In place of any scientific reasons for indexing rather than explaining the causes of the activities of the OC groups identified, OCTA states, ‘Weighting crime areas against one another is inherently difficult. This too has less to do with analytical insights than value statements, reflecting different priorities in the Member States of the EU and beyond’. As such OCTA, as the proclaimed state of the art in threat assessment and exemplar of this framing of organised crime, is explicitly premised on political and value-driven description rather than analysis in any social scientific sense of this term. The routine activity of organising serious crimes Alternative analyses provided by social scientists show that these assessments, although premised on establishing causes, are in fact very nebulous and ambiguous as to the causes of these problems. The conceptualisation of risk provided by OCTA is vulnerable to key criticisms: limited explanatory power and equivocal intelligence for the purposes of harm reduction; even where representative of a whole population of offenders, diagnosed threats are unlikely to be generalisable to other populations at different times and places; ecological fallacy in making inferences about individual actors from aggregate data and patterns. Counterpoised to the imagery of the external threats presented by types of ‘risky’ actor (core nominals, OCGs, ‘rogue states’ etc.), is Felson’s ‘routine activities theory’ of how serious crimes are actually organised. In his ‘Ecosystem of organised crime’ paper published in 2006, the analytical focus is switched from taxonomical groups to causal groups interacting in specific situations (e.g. exchanges between drug dealers and consumers in public parks or street corners). Emphasis is placed on the ‘downstream’ conditions which enable the commission of particular offences (i.e. the coming together of motivated offenders and suitable targets for crime in the absence of any capable guardians in specific places at certain times). Rejecting the ‘dramatic fallacy’ of media and politically constructed notions of ‘organised crime’ in favour of the assiduous study of those routine, everyday, mundane and ‘small’ activities that provide the possible conditions for serious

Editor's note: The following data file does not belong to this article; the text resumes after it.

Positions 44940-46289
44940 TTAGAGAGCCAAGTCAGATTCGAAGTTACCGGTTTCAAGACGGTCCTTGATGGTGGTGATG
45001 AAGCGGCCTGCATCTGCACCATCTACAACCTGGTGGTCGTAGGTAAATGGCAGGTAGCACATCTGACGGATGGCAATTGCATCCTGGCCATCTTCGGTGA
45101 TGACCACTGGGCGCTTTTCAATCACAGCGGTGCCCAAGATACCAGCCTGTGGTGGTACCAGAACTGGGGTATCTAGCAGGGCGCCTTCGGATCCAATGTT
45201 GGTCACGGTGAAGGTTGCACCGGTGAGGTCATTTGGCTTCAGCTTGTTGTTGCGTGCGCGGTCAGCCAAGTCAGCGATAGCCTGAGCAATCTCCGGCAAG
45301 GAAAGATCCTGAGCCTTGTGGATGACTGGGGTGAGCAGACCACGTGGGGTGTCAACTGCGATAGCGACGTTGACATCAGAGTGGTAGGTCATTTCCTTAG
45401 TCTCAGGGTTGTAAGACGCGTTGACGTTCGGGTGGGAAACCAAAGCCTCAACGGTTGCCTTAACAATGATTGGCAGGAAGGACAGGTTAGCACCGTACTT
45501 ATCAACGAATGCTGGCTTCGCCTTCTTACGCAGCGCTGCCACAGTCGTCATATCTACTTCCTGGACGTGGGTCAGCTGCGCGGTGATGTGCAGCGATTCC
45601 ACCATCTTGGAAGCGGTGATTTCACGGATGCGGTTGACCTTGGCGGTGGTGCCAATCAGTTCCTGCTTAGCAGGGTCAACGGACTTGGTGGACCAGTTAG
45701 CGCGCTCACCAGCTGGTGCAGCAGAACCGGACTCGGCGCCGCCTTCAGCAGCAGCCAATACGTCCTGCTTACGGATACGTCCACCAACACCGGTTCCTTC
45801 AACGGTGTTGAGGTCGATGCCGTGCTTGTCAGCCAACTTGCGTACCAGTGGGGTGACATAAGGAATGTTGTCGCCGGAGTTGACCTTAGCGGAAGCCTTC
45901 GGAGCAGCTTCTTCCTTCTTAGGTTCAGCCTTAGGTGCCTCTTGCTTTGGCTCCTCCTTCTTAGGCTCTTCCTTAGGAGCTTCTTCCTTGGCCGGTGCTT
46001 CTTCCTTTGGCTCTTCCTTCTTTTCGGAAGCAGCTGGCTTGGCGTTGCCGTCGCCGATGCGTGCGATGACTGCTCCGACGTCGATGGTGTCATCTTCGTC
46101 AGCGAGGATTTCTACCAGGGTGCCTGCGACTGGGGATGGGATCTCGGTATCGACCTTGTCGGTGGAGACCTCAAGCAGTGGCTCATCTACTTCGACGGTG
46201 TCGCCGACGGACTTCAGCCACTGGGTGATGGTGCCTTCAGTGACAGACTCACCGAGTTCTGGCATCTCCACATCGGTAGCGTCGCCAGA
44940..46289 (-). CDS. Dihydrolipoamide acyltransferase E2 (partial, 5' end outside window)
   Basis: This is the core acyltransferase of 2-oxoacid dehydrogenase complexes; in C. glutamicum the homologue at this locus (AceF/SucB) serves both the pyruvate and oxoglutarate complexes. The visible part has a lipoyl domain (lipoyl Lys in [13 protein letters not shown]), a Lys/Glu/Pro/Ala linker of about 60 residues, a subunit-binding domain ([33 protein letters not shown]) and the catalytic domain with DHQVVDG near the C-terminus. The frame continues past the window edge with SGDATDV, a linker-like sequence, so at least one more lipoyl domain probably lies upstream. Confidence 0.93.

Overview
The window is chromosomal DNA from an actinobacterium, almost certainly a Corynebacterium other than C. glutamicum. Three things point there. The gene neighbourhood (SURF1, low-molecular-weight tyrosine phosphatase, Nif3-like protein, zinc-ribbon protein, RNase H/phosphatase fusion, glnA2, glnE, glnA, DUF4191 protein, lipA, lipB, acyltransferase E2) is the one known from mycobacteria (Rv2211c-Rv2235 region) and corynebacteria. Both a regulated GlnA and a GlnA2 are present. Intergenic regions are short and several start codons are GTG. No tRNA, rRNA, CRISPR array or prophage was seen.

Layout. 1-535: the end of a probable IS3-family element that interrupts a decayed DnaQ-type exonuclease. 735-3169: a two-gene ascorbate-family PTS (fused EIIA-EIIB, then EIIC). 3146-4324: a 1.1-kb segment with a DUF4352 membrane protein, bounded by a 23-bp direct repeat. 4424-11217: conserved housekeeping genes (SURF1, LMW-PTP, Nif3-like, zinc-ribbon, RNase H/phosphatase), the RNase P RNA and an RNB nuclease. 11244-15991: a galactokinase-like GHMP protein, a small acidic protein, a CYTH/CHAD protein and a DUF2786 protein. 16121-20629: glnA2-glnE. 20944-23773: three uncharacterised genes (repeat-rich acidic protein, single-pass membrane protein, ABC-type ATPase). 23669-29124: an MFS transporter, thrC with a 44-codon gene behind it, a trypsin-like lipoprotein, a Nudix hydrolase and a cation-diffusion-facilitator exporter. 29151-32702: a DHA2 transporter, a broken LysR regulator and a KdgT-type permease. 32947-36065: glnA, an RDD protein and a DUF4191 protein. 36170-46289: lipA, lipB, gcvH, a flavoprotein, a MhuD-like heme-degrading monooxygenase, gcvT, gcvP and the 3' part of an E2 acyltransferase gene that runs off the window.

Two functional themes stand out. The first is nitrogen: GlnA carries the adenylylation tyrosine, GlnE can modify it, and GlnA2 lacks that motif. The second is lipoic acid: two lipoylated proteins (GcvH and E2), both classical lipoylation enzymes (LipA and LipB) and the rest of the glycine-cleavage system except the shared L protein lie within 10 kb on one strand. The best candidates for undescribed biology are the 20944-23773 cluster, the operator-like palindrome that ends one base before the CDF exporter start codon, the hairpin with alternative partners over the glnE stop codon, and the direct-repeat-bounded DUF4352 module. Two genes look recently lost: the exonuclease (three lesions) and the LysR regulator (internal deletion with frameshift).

crimes to be commissioned, enables causal theory to be built about tangible risks. Indeed, it implies a rejection of the very vocabulary of ‘risk’, with its tendencies towards the reification of social practices, and its replacement with a more realist articulation of concrete, not necessarily related, activities. As such, this frame supports an important countervailing analysis of activities that are uncritically related to one another in the postWestphalian narrative. In an attempt to capture the antecedent conditions of serious crime and build more determinate causal accounts of their reality, other social scientists such as Dick Hobbs or John Lea have emphasised the politico-economic and cultural structures that underlie or undermine the routine relationships between ‘motivated offenders’, ‘suitable targets’ and ‘absent guardians’. Notwithstanding certain progress in the more subtle re-conceptualisation of ‘organised crime’, empirical understanding of global crime problems remains weak. Little is known about the integration of criminals within and across national borders. Existing research suggests the existence of relatively unsophisticated, episodic and fragile collaborations between offenders across national borders. Where criminal organisations have greater longevity they tend to be highly localised in the scope of their operations. In the one, non-classified, attempt to profile the distribution and attributes of organised crime groups in the UK, reports from police forces to the Home Office Organised Crime Notification Scheme suggested that of the 965 organised crime groups identified in 1999, 85 per cent were based in the UK, of those with known bases only 14 were based outside the UK, and of these 11 were based in another European country. Of those based in the UK, 40 per cent were active in other countries (overwhelmingly other European countries) but only 8 per cent were known to be active in more than two continents. Notwithstanding the methodological limitations of this scheme, this data provides limited support for the rhetoric of a globalised crime problem found in the EU’s organised crime threat assessments or in relatively sophisticated but journalistic accounts. None of this is, however, to deny the reality of transnational organised crime or suggest it is only an artefact of those producing governmental